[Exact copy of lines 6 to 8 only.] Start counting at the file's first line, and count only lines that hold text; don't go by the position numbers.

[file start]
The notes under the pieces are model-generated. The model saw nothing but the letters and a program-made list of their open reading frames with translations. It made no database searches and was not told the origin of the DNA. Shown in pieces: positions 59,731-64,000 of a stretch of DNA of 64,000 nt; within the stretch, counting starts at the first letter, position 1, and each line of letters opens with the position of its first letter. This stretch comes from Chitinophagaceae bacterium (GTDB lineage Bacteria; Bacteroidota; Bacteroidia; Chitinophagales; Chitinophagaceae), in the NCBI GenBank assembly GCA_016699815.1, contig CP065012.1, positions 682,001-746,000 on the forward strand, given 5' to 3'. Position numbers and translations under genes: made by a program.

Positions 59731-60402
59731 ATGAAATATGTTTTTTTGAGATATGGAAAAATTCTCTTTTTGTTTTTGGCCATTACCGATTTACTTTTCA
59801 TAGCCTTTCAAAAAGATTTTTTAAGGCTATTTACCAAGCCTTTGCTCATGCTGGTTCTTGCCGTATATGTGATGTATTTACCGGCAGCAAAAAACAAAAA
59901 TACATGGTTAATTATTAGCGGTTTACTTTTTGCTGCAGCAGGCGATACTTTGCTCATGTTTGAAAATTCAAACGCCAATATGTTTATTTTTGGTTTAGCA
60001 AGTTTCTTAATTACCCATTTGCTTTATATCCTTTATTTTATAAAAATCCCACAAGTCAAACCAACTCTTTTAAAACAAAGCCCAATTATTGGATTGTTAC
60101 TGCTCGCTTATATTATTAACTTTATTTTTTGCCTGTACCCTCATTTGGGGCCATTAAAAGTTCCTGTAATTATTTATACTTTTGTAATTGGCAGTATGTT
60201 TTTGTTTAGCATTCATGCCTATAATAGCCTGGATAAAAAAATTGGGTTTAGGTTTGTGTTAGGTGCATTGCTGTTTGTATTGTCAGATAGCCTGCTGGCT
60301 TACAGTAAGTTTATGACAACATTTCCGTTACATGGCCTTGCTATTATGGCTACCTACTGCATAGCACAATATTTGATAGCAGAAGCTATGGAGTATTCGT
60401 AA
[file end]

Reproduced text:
60001 AGTTTCTTAATTACCCATTTGCTTTATATCCTTTATTTTATAAAAATCCCACAAGTCAAACCAACTCTTTTAAAACAAAGCCCAATTATTGGATTGTTAC
60101 TGCTCGCTTATATTATTAACTTTATTTTTTGCCTGTACCCTCATTTGGGGCCATTAAAAGTTCCTGTAATTATTTATACTTTTGTAATTGGCAGTATGTT
60201 TTTGTTTAGCATTCATGCCTATAATAGCCTGGATAAAAAAATTGGGTTTAGGTTTGTGTTAGGTGCATTGCTGTTTGTATTGTCAGATAGCCTGCTGGCT